Recent events have accelerated the growth of the home fitness equipment sector and the demand for Canadian-made products. For one Edmonton manufacturer, the opportunity is impossible to overlook.
Being in the Right Place at the Right Time
“In the last year, we realized there’s a gap in the market with regards to Canadian-made equipment,” says Jessica B., Vice President of Retail Operations with Squat Racks Canada. She and her partner Ryan B., the company’s Vice President of Research and Development, are uniquely qualified to observe the subject. Both are steeped in fitness and have manufactured products like oilfield down-hole tools for over a decade. “For the most part, Canadian consumers selections of barbells, weight racks and the like have come from overseas or the U.S.,” Jessica says. “There really hasn’t been an easy-to-access Canadian option.”
COVID 19 has made that issue more imperative on two fronts. Gym closures and self-isolation have boosted the home equipment market. Meanwhile, Canada’s reliance on other countries for short-supply necessities like masks and respirators have spurred nationwide demand for more products manufactured at home. However, these trends began long before the pandemic. Back in 2013, Business Development Canada highlighted both our aging population’s growing demand for health-and-wellness products and a growing perception of Canadian-made products as high-quality items, worth paying more to obtain.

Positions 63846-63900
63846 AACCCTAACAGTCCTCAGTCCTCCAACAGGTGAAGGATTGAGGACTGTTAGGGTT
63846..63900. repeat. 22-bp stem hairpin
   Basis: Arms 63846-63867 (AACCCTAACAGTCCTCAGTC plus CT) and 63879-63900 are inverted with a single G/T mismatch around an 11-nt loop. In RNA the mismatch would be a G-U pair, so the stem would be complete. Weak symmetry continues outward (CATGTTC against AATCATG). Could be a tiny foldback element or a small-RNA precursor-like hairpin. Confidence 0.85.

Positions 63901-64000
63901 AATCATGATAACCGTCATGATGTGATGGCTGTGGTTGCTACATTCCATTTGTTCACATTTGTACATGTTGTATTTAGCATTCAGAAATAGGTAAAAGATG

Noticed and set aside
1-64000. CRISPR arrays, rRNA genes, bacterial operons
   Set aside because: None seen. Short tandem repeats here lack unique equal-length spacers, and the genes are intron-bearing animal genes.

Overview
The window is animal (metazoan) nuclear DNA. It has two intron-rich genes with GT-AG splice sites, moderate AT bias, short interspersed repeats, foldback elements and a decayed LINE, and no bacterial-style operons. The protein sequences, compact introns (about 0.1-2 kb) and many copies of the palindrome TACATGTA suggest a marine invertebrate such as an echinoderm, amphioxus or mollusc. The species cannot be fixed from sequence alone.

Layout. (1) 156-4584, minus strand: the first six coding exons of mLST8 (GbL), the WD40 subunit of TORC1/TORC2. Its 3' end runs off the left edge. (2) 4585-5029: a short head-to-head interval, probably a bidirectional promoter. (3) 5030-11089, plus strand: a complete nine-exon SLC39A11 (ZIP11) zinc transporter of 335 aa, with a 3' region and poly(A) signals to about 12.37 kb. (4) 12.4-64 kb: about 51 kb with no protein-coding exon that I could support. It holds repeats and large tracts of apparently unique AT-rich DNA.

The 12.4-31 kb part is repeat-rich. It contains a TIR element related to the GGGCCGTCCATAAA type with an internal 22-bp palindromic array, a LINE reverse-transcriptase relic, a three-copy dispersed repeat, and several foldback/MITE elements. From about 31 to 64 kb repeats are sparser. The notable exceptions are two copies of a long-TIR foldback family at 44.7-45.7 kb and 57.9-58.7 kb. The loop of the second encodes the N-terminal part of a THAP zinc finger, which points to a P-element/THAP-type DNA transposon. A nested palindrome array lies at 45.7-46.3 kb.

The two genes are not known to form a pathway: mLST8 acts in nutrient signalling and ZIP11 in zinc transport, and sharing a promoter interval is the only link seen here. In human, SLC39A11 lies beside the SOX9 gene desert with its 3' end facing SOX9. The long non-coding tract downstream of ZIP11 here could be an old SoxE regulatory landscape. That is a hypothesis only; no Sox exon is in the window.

Having the Right Stuff
“So we took our experience and our passion for fitness and decided to bridge that gap between consumers and what they’re looking for,” Jessica says. Other Canadian companies have seized upon the same idea, but Jessica doesn’t perceive them as competitive threats. In fact, her company has done business with them. “We’re not really fishing in the same pond. I'm happy to support them at any time, and I think it goes both ways.” However, there is one crucial difference between her company and many of the others: “They don't necessarily manufacture here. So in the last few months when the market demand has gone up, we've seen both Canadian, American companies of all types end up with little or no inventory.”
This is where being an experienced, established, local manufacturer really comes in handy.
“Edmonton is a huge manufacturing hub,” she says, which might surprise many who view manufacturing as Ontario’s sole domain. In fact, Alberta’s capitol city has a conveniently large supply of steel manufacturers. “Having access to raw materials and third-party vendors has been a huge, huge advantage for us. Being able to manufacture in Canada allows us to ramp up production and not have to wait on anything as the demand goes up. We typically keep stock of everything, but if there's something that we need to turn around really quickly, we’re also able to do that – just because of the infrastructure of the manufacturing industry in Alberta.”
The difference is in the details.
“It’s the things people don’t think about that are the most complex,” Jessica explains. “Squat racks, for example, are very large, so you have to have a lot of people to move them around. You have to have a lot of space.” She adds that shipping heavy equipment is another challenge, but it’s one her experienced team is prepared to tackle – including plans for fast, efficient and cost-effective home delivery as well as eastern warehousing to serve customers nationwide. While Jessica oversees these and other day-to-day operations, Ryan supervises equipment design innovations that will reflect well on his company and this nation’s manufacturing sector, as well.